Over the past year, I’ve been working with one of the world’s leading naturalists, Jonathan Kingdon, to produce an exhibition of his artworks, entitled Evolution as Inspiration. Translating his science through his art, Kingdon has sought to explore and explain the how’s of why’s of animal appearances.
Although it is an art exhibition of ceramics, sculpture, paintings and drawings, in several senses a natural history museum like ours is the perfect place for this show. Evolution as Inspiration is arranged in two parts. One focusses on the drawings Kingdon made whilst dissecting animal carcasses as he sought to document and understand the adaptations beneath the skin; the other explores his scientific analysis of the evolution of animal signalling and colouration, resulting from decades of observing the behaviours of wild animals.
These two elements of Kingdon’s work reflect two central pillars of natural history: what we can learn from dead specimens is very different to what we can understand by watching live animals in the field. These dual strands of zoological research are also embodied by the history of our collections, and by the people who work and study here in the Museum, in the University of Cambridge’s Department of Zoology in which we are embedded, and in the Cambridge Conservation Initiative (CCI) with whom we worked with to co-curate this exhibition.
Asking Questions of the Dead
Encounters with dead specimens in the museum and on the dissection table (or in Kingdon’s case with some of the giant African species he studied, on the lawn of his garden!) allow us to investigate animals on our own terms. The questions we can ask of carcasses and museum objects enable the exploration of the evolutionary history of animals, and for us seek to find not just what they do, but how they do it. This has been the mainstay of museum research for nearly two centuries. Natural history collections are primarily used by scientists to answer questions of how animals “work”, and how they fit into the vast evolutionary story of life on earth. Kingdon’s dissection drawings are a different manifestation of this kind of detailed specimen-based study.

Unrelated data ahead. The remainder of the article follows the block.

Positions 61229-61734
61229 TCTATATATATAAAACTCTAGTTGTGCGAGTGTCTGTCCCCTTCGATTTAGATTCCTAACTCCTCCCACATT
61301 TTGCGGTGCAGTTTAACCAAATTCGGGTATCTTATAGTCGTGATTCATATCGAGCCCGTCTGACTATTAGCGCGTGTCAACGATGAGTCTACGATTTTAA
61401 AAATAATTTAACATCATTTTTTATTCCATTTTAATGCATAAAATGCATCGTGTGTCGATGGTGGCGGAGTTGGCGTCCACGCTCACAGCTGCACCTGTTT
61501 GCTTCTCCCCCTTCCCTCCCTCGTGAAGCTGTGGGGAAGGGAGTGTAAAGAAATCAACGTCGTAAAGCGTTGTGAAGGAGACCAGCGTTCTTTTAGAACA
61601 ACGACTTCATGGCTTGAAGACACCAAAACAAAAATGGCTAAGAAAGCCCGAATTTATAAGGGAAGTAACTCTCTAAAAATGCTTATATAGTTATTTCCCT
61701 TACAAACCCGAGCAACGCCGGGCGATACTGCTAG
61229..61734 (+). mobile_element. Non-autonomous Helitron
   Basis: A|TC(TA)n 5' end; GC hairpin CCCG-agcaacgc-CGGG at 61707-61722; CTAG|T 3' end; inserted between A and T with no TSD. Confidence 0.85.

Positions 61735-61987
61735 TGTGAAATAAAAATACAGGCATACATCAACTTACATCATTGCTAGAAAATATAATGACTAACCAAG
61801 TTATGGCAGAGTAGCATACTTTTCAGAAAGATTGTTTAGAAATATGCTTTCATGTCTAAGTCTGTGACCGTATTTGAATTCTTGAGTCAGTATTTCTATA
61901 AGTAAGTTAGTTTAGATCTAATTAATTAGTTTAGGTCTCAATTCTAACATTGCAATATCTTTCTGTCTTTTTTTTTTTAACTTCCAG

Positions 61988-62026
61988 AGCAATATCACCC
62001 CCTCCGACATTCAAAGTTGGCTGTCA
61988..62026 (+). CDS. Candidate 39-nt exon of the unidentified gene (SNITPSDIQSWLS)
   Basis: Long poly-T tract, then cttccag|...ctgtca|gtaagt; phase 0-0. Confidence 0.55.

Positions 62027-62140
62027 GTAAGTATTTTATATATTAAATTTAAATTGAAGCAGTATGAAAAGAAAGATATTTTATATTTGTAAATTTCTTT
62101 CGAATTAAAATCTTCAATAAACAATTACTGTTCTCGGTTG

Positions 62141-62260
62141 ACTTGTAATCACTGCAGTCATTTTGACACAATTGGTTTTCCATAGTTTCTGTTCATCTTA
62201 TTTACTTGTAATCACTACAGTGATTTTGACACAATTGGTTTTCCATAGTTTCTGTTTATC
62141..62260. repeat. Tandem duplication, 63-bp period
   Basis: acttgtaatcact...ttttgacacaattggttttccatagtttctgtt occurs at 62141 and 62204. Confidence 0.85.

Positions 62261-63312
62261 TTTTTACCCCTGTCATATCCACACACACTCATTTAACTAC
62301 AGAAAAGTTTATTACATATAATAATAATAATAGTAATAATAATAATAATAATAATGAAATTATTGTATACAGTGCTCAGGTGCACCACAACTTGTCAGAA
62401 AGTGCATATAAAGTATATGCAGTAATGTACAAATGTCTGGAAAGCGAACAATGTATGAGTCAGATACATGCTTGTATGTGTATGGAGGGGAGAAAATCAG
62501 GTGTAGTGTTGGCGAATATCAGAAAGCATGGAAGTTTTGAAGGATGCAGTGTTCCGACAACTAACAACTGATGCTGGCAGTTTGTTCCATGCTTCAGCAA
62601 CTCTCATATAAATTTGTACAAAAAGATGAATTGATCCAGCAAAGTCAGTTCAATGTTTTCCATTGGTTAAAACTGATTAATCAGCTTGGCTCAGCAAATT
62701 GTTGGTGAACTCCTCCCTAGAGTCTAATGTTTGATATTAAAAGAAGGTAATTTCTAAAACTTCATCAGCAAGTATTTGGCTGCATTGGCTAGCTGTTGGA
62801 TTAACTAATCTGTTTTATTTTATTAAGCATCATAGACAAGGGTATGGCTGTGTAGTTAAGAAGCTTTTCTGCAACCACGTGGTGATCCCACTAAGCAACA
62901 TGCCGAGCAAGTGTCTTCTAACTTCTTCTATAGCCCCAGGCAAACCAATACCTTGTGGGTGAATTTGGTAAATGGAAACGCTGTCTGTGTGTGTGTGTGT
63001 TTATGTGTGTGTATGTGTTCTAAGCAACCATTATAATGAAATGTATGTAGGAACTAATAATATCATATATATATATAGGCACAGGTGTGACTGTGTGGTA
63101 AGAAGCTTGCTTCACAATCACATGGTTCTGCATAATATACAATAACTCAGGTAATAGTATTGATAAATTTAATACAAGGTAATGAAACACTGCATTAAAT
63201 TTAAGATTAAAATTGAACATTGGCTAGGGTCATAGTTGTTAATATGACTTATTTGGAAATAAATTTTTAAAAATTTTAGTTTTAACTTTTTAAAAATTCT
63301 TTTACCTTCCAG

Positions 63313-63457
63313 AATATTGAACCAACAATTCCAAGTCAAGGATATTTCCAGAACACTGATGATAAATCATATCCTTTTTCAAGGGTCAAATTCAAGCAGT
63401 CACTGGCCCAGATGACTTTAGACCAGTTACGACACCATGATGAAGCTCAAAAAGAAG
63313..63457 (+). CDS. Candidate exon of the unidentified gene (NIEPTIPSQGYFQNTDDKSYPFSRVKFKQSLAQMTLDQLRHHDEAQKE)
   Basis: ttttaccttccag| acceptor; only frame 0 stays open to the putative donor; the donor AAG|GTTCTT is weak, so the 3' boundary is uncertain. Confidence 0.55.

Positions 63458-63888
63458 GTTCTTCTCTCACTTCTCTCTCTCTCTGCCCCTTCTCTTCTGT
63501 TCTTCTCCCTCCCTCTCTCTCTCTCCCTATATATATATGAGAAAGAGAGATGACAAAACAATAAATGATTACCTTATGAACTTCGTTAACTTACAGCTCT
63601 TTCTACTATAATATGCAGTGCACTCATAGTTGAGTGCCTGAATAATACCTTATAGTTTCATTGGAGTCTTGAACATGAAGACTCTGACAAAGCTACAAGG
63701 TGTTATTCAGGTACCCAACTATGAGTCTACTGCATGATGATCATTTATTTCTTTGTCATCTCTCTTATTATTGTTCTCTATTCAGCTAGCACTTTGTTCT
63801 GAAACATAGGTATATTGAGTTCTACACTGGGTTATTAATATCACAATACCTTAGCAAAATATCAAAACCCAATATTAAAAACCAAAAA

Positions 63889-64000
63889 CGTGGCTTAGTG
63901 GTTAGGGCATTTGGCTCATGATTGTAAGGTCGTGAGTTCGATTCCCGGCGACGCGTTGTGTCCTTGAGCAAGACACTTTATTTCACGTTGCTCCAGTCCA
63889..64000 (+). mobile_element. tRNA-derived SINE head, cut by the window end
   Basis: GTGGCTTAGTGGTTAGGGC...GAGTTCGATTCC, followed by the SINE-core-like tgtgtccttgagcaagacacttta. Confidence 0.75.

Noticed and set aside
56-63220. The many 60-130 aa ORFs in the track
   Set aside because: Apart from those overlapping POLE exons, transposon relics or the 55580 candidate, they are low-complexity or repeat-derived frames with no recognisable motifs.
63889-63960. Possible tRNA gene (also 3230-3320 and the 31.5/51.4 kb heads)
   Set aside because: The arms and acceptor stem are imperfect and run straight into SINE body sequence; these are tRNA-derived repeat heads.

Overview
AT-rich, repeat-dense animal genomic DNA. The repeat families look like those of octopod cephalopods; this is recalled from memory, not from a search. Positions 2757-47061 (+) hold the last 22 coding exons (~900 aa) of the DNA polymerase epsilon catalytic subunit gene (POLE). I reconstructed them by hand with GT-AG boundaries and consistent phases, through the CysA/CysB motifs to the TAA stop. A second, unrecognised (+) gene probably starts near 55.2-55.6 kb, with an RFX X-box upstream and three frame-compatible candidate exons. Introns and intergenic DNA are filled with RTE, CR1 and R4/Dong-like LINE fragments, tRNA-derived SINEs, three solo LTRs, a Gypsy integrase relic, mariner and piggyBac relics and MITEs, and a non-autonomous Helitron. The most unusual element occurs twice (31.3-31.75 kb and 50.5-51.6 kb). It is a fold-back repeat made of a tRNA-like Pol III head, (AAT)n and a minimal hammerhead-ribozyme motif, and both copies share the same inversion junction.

As an aside, I spent some incredible time with Jonathan recording the stories behind these dissections, and these feature in the interpretation of the drawings. This may be my favourite:
“This big male lion was given to me as a very fresh corpse after dying of disease. It was dumped on my lawn, and I had to lift him up. As I threw him over my shoulders, all the air in his lungs came through his throat, and there was a tremendous roar in my ear. I dropped it and leapt back in shock, but of course he was stone dead.”
Meetings with the Living
Something very different is happening when we sit and watch animals going about out their daily lives in the wild. In the museum setting, the animals have been removed from the context of the environment to which they are adapted. By contrast, researchers working in the field are able to piece together a different kind of picture. Observing how animals behave in their habitats – how they interact with each other and the specific environmental conditions in which they live – helps us to understand why animals are the way they are.